IEMA responds to Scotland’s circular economy strategy

Since publishing Making Things Last: A Circular Economy Strategy for Scotland in 2016, Scotland has shown a commitment to a circular economy via measures tackling single-use carrier bags and proposals for a drinks container deposit return scheme.

IEMA submitted a response, which can be found at bit.ly/381Pikk. Overall, IEMA welcomed the proposals, but felt that the restricted focus on sustainable waste management would not enable a complete transformation to the circular economy.

Resource efficiency is key to making the most of resources while minimising waste. Following the introduction of the Environment Bill, the UK government made it clear that resource efficiency puts sustainability at the heart of the economic model (Part 3, sections 47 to 48). It provides power for the relevant national authority to make regulations about the provision of resource efficiency information and resource efficiency requirements (Schedules 7 and 8). These provisions could shift the focus from consumers to producers. The proposals for a Scottish Circular Economy Bill are silent on resource efficiency, so any secondary legislation should integrate these perspectives. 

Some other recommendations set out in our response are:

  • We would call on any future proposal for circular economy legislation to embed product standards that incentivise resource efficiency in product design.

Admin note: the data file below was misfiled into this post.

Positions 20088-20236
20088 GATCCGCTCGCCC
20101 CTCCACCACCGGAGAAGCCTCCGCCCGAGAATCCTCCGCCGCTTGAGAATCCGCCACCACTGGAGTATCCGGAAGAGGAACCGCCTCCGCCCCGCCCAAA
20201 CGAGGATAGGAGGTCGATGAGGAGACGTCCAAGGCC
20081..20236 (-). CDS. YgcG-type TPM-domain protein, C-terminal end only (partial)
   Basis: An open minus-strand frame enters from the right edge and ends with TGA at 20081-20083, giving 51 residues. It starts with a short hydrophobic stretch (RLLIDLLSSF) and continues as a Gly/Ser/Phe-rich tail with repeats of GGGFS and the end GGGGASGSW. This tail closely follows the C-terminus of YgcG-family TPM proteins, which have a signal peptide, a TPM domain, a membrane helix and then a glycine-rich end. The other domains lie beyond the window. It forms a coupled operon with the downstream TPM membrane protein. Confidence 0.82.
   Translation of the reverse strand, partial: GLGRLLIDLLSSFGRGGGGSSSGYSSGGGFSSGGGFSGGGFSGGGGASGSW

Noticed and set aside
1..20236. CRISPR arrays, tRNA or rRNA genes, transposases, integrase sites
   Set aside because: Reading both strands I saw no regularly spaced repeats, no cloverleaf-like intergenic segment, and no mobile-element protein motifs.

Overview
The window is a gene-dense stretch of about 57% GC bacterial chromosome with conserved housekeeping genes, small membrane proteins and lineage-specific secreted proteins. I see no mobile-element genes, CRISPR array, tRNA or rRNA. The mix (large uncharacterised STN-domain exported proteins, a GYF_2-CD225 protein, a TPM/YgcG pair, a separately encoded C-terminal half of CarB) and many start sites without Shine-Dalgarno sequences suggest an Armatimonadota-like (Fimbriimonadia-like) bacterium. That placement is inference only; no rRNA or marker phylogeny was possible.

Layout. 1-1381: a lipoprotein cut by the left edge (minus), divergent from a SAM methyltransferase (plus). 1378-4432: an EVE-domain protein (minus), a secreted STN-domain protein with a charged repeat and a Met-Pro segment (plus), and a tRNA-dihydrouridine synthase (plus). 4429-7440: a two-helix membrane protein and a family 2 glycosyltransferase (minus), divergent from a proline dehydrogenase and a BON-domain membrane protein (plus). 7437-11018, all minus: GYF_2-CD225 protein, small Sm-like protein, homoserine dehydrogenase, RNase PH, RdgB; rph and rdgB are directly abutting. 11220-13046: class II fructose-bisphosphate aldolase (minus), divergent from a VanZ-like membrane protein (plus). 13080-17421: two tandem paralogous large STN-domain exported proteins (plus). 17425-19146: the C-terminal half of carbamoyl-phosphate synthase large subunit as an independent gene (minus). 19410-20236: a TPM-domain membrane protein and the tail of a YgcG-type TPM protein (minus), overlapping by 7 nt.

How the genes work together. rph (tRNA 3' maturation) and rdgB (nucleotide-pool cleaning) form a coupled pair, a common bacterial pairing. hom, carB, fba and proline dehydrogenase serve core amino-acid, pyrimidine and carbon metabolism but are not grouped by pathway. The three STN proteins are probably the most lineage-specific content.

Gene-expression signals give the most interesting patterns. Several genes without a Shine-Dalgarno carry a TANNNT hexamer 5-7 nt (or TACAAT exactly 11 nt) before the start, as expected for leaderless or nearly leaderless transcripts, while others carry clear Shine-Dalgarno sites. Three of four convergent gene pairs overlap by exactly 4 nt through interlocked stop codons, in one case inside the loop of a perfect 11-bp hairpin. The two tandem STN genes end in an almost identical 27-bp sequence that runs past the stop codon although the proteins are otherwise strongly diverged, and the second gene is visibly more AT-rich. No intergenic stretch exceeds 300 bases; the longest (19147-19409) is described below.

• Resource utilisation could be set against economic indicators, showcasing the business case for minimising resource use while promoting productivity.
  • To support a UK-aligned extended producer responsibility (EPR) scheme on packaging, it is important for the Scottish government to be inscribed into proposals for a Scottish Circular Economy Bill. Once inscribed into legislation, the EPR scheme and any fiscal measure such as a plastic tax should stimulate the circular economy.
  • A UK plastics tax could help incentivise recycled content in new goods. Funds raised should directly support infrastructure investments needed to promote recycling and reprocessing.
  • To avoid the risk of applying a double charge to the same items, the Scottish government should carry out further impact assessments. The proposal currently recommends the introduction of charging on items such as plastic straws. IEMA has advised the government to assess which charging option it should implement, as single-use disposable beverage cups could equally be caught by an EPR scheme, a deposit return scheme or a plastic tax.
  • The Scottish government should clarify the timeline for implementation of the bill and how it interacts with the timeline for implementation of the EU single-use plastics directive, Scottish deposit return scheme legislation and UK-aligned EPR schemes.

The IEMA Circular Economy network steering group will continue to engage with members as the Scottish government develops its proposed Circular Economy Bill. Updates on the next consultation will be released in due course. For further updates on IEMA’s circular economy activity, email [email protected]

Find IEMA’s consultation responses to the Resources and Waste Strategy at bit.ly/2vaYbJI

Read about IEMA’s engagement on the UK Environment Bill at bit.ly/3bdlGCx

Issue: 
Back to Top